For years, we've been led to believe that biodegradable plastics are safer for the environment. We think that once we throw them away, they'll just degrade and decompose back into the soil. But what most people don't know is that not all biodegradable plastics are equal, and not all biodegradable plastics are good for the environment.
Let's take for example bioplastics. Bioplastics are made from renewable, organic resources like cellulose, starches, and vegetable oils. They're designed to break down and they're safe to use for food products. But how come we don't see enough bioplastic products in the market? Or how come not all our plastic products made from bioplastics.
First and foremost, bioplastics are expensive to manufacture. They require different manufacturing methods and more expensive raw materials. Yes, they are better for the environment but they don't anything for a factory's bottom line. And when it comes to business, cost trumps almost every else.
And the fact remains that producing these plastics still have an environmental impact and they still leave a significant carbon footprint. Sure, they consume less fossil fuel but they still consume some fossil fuel. It's a slightly better option but it's really not the best option available.
What about oxo-biodegradable plastics? They're as cheap as regular plastics and just as durable but they have the added benefit of biodegrable. Countries all over the world are now imposing laws banning regular plastics and pushing for the use of oxo-biodegradable plastics, thinking that it's better for the environment. But according to the studies done by the Europrean Plastics Recyclers Association, these plastics actually have the potential to do more harm than good.
How is it that a plastic that was created to help save the environment ends up harming it more? It turns out that these plastics don't really degrade as well as they claim. When oxo biodegradable plastics end up in a landfill, they're buried under layers of garbage. When they're not exposed to oxygen and light, they don't degrade. Cold weather and the presence of metals also slows down the degradation process. In fact, they can last as long as regular plastics when buried in a landfill.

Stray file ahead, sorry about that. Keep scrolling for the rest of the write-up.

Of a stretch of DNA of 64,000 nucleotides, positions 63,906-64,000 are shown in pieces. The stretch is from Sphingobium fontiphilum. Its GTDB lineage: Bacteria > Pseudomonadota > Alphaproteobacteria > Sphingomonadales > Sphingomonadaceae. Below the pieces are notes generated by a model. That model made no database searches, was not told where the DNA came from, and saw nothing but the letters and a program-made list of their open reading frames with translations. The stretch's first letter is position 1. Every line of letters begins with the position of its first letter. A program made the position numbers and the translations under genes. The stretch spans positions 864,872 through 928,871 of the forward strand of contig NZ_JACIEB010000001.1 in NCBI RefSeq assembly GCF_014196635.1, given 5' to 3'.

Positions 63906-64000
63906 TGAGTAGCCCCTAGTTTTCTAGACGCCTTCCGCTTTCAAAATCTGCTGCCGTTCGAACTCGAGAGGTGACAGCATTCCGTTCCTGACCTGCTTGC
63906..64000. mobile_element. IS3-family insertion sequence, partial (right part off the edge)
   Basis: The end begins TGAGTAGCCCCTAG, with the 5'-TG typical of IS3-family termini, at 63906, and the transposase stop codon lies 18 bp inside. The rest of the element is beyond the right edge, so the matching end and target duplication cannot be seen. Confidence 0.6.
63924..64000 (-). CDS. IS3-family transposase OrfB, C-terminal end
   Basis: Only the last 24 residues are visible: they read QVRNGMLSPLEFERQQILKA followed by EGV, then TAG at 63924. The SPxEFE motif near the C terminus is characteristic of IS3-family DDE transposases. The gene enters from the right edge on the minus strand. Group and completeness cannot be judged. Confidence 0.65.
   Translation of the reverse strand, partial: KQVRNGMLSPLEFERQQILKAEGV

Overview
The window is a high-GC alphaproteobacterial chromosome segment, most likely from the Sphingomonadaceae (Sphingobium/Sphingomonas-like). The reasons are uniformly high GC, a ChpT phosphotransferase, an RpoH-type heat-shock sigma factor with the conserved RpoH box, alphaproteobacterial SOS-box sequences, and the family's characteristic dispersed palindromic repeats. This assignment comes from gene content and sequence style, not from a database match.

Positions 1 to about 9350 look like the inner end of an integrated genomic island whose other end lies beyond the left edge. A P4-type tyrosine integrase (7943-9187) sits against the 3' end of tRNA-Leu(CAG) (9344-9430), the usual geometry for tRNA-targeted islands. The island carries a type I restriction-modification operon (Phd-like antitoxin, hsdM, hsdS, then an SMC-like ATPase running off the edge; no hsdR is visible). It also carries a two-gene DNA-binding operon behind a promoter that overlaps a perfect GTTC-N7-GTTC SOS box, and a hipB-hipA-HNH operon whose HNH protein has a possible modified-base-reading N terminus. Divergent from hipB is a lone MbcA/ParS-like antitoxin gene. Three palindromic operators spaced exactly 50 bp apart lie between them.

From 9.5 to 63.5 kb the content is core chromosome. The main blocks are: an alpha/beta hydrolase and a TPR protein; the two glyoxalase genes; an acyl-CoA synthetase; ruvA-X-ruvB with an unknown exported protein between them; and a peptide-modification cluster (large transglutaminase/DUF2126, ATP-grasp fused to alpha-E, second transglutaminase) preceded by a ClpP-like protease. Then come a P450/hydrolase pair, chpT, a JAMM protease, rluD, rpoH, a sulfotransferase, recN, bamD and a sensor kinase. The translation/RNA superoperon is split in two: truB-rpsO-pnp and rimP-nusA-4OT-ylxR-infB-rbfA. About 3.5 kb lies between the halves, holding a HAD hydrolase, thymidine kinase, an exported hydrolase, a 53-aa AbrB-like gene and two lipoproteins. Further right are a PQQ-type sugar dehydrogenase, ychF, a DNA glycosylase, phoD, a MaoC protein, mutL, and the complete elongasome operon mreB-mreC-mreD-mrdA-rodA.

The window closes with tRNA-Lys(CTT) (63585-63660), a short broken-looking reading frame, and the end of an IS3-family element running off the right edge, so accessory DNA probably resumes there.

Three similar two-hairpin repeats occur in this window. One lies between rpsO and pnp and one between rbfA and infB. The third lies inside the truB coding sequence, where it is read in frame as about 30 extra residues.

These plastics aren't even biodegradable at all. They're designed to breakdown into smaller pieces but the plastic components themselves can't be broken down and used by microorganisms in the environment. These smaller pieces of plastic can easily be ingested, which makes them more dangerous to more animals.
There is a new type of plastic that still has the same components of traditional plastic but now made biodegradable because of an additive called ECM. This additive makes any type of plastic fully biodegradable. These ECM plastics are naturally degraded by bacteria and fungi and can be completely degraded in 5 years, regardless of where you throw them. It doesn't require any special handling or changes in the manufacturing process in order for it to work. Right now it's gaining popularity among plastic manufacturers in Europe, especially in Italy, because of its versatility. In fact, this kind of plastic is now being used in food-grade containers designed to "dissolve" in hot water.
But until this type of biodegradable plastic becomes widely available worldwide, the best and the most environment friendly option when it comes to using any type of plastic is to reuse them. Every time you re-use a plastic container or bag, you're keeping that piece of plastic out of the landfill, you're helping decrease the use of fossil fuels in the production of plastics and you're saving money. Recycling is also a great option but you have to keep in mind that not all plastics are recyclable. And the process of recycling itself still has some environmental impact so you have to make sure that you've completely re-used all your plastics before sending them to the recycling bin.